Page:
Fog will not condense on surfaces warmer than the outdoor air. Do get 75F fog in summer, when the subfloor is 72F?

      Even if you did, the vapor retardency of half-inch plywood is more than adequate for managing short-term super-tropical conditions such as that. Zone 5 does not include the Amazon rain forest.

      >"-dense pack cellulose with strapping below the joists for the air gap"

      You don't need or want an air gap between the insulation and the bottom sheathing. Installing 2x strapping below the joists delivers about R5 -R5.5 of cellulose between the bottom sheathing and stud edges, which is a decent enough thermal break. But that thermal break depends on the 1.5" being filled with cellulose, not air.

      1. Expert Member
        NICK KEENAN | | #8

        "Do get 75F fog in summer, when the subfloor is 72F?"

        OP doesn't say what part of Massachusetts but on the South Coast, Cape or Islands the answer would be yes.

  5. Expert Member
    AKOS TOTH | | #5

    During the times when there is high exterior humidity, inside your house the humidity should always be less. This means, if you want your floor to dry, you don't want a warm side vapor barrier. Celluose can absorb a lot of water without issues, minor interior water spills are not a problem as long as you have a drying path.

    I would check your local code, ours for exposed flooring calls for house wrap (acting as air barrier) underneath and no vapour barrier on the top. The house wrap as the long term air barrier is questionable, I would rather trust plywood with taped seams though.

    The rest is good. Make sure your hardware cloth does not interfere with air sealing.

  6. user-6893127 | | #7

    I know this is an old thread but it was addressing some of my questions. I’ve finally got a little piece of land to build on, but it’s kind of a swampy area and I’ll need to build on piers. So, In the end was the verdict something like this? (top to bottom):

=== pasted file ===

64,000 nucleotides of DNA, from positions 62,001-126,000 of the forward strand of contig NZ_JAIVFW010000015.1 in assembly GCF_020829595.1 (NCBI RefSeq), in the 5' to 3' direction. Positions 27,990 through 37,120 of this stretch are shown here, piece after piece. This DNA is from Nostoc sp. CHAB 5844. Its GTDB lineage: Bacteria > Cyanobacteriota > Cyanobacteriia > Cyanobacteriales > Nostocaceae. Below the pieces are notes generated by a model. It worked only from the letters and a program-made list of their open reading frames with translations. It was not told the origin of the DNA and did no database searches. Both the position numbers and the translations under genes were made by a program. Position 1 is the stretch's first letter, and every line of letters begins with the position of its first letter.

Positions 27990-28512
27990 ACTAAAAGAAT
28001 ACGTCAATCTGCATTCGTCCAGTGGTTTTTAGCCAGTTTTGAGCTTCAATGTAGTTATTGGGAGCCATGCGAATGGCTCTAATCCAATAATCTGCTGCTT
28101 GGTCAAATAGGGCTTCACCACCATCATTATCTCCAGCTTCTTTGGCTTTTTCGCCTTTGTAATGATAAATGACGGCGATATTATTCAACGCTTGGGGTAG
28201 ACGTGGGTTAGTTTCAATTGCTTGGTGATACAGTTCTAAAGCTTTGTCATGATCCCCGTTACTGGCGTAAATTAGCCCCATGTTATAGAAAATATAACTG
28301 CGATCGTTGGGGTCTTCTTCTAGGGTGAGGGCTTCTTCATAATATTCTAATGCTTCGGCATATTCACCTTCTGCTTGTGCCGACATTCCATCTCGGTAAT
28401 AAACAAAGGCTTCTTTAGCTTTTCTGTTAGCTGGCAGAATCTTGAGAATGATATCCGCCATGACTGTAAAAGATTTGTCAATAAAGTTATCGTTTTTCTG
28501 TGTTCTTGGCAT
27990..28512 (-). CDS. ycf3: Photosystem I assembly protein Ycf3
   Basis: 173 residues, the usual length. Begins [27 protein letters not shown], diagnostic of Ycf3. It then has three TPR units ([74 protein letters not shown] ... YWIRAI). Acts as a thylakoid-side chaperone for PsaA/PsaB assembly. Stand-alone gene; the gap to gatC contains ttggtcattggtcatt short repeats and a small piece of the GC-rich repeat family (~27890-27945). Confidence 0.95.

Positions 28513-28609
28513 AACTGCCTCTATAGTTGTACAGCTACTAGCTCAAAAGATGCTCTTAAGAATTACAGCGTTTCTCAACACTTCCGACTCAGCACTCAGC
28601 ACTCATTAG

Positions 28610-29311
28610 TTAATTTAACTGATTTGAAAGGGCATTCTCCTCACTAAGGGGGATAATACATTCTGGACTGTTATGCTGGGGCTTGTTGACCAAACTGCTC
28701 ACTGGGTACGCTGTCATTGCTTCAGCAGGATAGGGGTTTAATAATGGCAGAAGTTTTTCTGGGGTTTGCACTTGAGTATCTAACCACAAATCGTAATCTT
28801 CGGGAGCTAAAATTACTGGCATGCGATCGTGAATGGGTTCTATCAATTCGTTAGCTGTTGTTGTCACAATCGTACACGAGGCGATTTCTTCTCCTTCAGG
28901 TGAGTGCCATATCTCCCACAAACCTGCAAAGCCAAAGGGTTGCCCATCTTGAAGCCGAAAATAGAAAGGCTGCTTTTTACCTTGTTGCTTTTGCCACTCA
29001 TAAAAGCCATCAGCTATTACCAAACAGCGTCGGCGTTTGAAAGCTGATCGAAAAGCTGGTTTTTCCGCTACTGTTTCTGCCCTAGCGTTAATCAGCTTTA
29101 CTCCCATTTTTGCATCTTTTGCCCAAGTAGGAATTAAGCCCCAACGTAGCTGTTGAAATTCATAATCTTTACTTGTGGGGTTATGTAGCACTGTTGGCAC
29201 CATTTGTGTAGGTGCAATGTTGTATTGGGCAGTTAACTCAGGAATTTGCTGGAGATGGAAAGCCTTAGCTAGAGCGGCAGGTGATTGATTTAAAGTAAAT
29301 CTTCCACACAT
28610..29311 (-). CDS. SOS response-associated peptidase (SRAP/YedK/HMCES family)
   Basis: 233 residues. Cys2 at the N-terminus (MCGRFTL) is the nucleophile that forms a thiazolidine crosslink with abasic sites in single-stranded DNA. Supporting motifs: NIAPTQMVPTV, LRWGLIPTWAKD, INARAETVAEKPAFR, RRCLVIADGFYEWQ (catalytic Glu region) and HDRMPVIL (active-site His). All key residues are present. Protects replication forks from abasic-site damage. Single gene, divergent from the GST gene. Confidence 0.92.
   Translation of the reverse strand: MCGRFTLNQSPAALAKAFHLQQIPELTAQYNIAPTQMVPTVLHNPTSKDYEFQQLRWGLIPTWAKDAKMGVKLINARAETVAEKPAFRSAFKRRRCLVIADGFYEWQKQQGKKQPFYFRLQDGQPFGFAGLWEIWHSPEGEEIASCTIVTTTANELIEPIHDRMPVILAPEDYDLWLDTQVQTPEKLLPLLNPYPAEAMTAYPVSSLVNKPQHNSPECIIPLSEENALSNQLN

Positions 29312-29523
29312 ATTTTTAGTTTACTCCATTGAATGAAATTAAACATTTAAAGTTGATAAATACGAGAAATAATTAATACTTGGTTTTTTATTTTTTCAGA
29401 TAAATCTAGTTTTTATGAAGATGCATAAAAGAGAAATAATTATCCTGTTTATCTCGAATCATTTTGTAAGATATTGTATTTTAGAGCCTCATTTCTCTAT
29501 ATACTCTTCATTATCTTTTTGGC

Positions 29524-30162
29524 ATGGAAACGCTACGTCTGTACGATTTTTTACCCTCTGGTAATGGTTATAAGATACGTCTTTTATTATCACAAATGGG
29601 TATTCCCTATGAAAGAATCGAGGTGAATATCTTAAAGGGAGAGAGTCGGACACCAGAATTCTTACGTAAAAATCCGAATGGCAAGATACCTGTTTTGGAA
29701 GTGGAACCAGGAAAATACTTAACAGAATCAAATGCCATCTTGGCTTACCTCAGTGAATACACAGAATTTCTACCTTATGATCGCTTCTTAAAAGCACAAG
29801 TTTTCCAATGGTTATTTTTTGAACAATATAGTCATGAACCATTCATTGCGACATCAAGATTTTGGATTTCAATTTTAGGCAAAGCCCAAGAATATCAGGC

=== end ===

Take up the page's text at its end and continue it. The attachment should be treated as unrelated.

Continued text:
Subfloor
    Blown cellulose
    Exterior plywood

    I read the article where the guy used zip wall underneath, but in my area of Georgia right now they’re selling zip at about $68/sheet.
    Could I just use some cheaper exterior ply? Should I put tyvek under it? Tape the seams?
    Much appreciated

    1. Expert Member
      MALCOLM TAYLOR | | #9

      User ...127,

      I would go with Ako's suggestion in post #1 and strap the underside of the joists to reduce thermal bridging. Another alternative is to use either a continuous layer or strips of of EPS foam above the exterior plywood.

    2. Expert Member
      NICK KEENAN | | #10

      Generally what you want to do with an insulated assembly is put a vapor barrier on one side and keep the other side vapor open so the assembly can dry to that side. The general rule is that vapor moves from humid to dry and from warm to cold so the vapor barrier should go on the warm, humid side. In a climate where you heat more than air condition the inside is the warm, humid side most of the time and the barrier should go on the inside. In a climate where you air condition more than heat the outside is the warm, humid side most of the time and the barrier should go on the outside. I don't know where you are in Georgia but I suspect it is cooling dominated.

      You really want to prevent air movement in your insulation, so air sealing both sides if you can is a good idea. You also need to seal against rodents and other pests. Half inch plywood with tight joints and the seams taped is a good air barrier and pest barrier. Tongue and groove is even better but it's tricky to put up from below. It is not a vapor barrier. You could paint it with a vapor barrier primer before putting it up, use a layer of faced insulation along the bottom.

  7. user-6893127 | | #11

    Thank you all. DC, you’re right, it’sa cooling dominated climate but we do have about 4 months of running heat.
    So to recap:
    Subfloor
    Blown cellulose
    Strapping to reduce thermal bridging
    1/2 exterior ply, with seams taped
    Vapor barrier (either foil-faced foam or a painted on Vapor barrier [would tyvek work]).

    1. Expert Member
      NICK KEENAN | | #12

      Tyvek is not a vapor barrier.

      Many common materials that are waterproof actually let vapor through. You need to find the permeability rating for what you're using. Most paint is not a vapor barrier but they make vapor barrier primer. In this location primer alone is probably sufficient. You could even prime on the interior which would allow the plywood to dry to the exterior if it got wet.